Kinloch Rig was never a vacation spot by a longshot for any of the crew members in Amazon Prime’s “The Rig,” and that was before a dense fog appeared and people started dying. Now, with Alwyn and Leck dead and Baz running wild through the crevices of the rig, even the sturdiest of the roughnecks would love to be airlifted from this accursed spot. However, their woes are not even halfway over as Episode 3 opens. What became of the parasitic organisms from Episode 2, and what do they want? Did Fulmer get exposed to the parasites, and is he under the influence that turned Baz against his crewmates? Here’s everything that happened in the third episode inside the oil rig in the North Sea.
Rose Makes An Important Discovery
The episode begins with Baz screaming as he begs for an answer from the voices that keep howling inside his head, and visions of him murdering Alwyn haunt him. Rose is still vehemently supporting Pictor and doesn’t yet wish to see the company that will be decommissioning her crewmates as villains. Apart from asserting that her goal is to make the change to take the company towards a greener future, Rose also decides that the best way to separate the infected from the ones who are not is by drawing blood and comparing it with the sample that had been drawn from Baz. Fulmer’s hand wound puts him within the purview of suspicion, and his relationship with Rose is strained as well. Inside the rec room, situations worsen as Hutton keeps taunting the crew when Heather announces that the fog is clearing up. With the visibility improved, the crew noticed smoke billowing from the Kinloch Charlie, indicating that the rig had caught fire or an explosion had happened. Fulmer walks in on Baz going through the medical reports inside the clinic, and the latter escapes with his blood sample before either Fulmer or Rose can apprehend him. In the briefing room, it’s decided that the deck areas shall be cleaned as the fog has moved away and the ash stopped flying. Two teams of three members each are assembled as a search party and are tasked with looking for Baz. He is seen in the Production Module, where he disposes of his blood sample into the sea, and as if all the events haven’t been weird enough, Baz waves his hands over canisters of oil, and miniature plants start forming over the surface.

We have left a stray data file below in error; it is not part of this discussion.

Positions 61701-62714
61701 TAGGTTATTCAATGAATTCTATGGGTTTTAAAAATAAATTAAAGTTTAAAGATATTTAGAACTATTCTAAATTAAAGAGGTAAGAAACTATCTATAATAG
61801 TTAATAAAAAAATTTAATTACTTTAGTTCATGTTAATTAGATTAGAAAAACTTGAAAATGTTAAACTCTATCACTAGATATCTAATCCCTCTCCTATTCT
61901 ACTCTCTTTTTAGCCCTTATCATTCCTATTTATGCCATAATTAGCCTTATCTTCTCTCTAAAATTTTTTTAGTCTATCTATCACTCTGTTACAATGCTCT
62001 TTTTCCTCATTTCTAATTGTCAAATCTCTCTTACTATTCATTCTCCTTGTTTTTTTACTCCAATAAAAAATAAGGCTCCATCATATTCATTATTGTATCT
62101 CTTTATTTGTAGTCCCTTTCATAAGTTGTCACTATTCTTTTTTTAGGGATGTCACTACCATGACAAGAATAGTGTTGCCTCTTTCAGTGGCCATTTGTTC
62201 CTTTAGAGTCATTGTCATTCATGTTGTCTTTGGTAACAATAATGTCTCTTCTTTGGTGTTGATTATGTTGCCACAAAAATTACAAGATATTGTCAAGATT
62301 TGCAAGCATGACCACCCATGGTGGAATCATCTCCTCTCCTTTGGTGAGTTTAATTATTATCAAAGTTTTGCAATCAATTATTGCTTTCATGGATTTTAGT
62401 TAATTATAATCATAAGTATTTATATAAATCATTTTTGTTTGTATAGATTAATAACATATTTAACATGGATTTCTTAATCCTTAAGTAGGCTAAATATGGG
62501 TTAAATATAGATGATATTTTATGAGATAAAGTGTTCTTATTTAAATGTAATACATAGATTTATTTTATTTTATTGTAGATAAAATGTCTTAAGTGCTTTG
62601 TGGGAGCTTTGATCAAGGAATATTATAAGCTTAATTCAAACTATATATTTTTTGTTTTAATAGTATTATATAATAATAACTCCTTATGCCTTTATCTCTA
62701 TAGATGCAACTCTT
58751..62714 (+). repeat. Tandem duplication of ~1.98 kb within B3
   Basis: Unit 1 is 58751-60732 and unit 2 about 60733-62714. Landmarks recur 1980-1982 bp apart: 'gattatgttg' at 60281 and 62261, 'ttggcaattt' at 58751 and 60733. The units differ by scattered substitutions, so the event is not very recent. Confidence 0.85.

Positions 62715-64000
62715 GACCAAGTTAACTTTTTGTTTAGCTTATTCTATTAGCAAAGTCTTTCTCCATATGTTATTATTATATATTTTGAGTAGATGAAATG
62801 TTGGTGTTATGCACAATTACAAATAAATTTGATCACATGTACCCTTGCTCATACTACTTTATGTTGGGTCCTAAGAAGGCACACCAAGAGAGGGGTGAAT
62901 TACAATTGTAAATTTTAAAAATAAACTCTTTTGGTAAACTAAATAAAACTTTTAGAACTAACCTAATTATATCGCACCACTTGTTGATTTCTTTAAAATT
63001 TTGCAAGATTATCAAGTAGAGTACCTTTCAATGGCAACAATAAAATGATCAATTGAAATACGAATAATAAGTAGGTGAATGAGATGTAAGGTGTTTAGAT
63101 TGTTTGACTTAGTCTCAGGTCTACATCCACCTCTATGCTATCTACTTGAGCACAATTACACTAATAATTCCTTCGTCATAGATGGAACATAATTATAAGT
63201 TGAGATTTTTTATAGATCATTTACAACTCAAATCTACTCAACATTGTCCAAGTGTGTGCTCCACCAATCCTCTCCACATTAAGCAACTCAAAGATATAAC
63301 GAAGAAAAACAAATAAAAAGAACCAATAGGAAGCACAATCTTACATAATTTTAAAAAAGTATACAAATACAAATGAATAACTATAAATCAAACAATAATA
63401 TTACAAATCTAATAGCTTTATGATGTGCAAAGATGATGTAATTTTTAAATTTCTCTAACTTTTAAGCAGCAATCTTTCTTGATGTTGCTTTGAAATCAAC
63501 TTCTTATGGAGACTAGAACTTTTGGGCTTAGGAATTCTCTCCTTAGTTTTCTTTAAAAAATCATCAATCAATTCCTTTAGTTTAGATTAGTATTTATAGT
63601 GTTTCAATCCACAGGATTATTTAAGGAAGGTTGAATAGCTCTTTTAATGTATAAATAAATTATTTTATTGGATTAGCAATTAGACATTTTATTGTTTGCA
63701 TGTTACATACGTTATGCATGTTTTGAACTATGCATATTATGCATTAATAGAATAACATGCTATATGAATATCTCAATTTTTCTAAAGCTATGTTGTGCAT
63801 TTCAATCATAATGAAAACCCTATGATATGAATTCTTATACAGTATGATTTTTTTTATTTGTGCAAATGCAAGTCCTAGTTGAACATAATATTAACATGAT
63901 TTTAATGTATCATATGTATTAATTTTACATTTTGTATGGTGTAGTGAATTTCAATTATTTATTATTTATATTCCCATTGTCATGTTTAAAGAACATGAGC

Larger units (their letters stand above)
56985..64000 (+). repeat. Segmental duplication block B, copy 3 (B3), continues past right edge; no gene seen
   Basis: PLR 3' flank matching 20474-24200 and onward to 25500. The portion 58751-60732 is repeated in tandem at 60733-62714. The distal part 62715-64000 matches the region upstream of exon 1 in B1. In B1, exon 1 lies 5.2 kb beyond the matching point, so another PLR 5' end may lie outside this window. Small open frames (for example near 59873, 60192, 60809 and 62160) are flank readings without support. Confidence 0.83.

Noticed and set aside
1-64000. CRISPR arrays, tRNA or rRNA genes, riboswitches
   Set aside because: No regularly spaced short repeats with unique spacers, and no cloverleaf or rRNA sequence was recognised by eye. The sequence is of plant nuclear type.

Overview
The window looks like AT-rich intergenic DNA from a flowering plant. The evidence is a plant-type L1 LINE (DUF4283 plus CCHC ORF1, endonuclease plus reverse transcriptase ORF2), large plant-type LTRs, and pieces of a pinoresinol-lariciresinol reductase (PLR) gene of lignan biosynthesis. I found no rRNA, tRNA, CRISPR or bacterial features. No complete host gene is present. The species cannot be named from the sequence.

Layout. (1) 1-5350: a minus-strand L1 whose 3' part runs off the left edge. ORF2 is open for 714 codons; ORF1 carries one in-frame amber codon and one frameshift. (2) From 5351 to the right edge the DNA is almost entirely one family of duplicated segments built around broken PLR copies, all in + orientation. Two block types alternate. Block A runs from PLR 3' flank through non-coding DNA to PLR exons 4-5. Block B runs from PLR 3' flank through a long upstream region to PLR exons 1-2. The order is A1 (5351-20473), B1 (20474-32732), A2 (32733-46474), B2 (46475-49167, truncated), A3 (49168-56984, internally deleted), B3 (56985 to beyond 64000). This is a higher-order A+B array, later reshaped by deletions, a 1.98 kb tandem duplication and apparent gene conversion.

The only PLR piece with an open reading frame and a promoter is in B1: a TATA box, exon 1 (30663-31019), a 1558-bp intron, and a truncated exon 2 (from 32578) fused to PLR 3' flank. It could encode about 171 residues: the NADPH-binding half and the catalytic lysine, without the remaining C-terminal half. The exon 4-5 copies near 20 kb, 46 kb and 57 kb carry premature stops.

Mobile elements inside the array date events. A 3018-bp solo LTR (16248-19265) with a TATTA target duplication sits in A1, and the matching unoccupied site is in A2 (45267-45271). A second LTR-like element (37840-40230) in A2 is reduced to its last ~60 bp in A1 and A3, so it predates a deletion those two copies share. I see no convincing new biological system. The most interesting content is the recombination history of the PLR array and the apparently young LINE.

Elsewhere, Rose discovers that the ash particles are 300 million years old and belong to the Permian period, and it’s the same oil that Pictor Energy has been drilling into all this time. Interestingly, the Permian period caused a massive extinction of 95% of all living organisms on Earth, and it’s known as the Great Dying. In the module, Hutton and Dunlin walk in to find Garrow wounded—another victim of Baz. But it turns out that Garrow has crossed over to the other side as he runs away into the darkness. Suddenly, a massive tremor begins that imbalances the crew and adds to the chaos. Heather is isolated from her group and is looking for her mates when she walks into an area where greenery is growing. An oil rig that stands in the middle of a sea has a portion inside it where all sorts of ferns, bushes, and grass are taking hold. While on her way, Heather suddenly comes face to face with Baz, joined in by Garrow, although neither of them seems harmful. Baz talks about having seen the landscape that existed millions of years ago and how everything here is heading to its death. Unexpectedly, Hutton comes to Heather’s rescue and flashes lights on the two men—a probable weakness of the ones who have turned—and helps Heather escape.
Another One Bites The Dust…Almost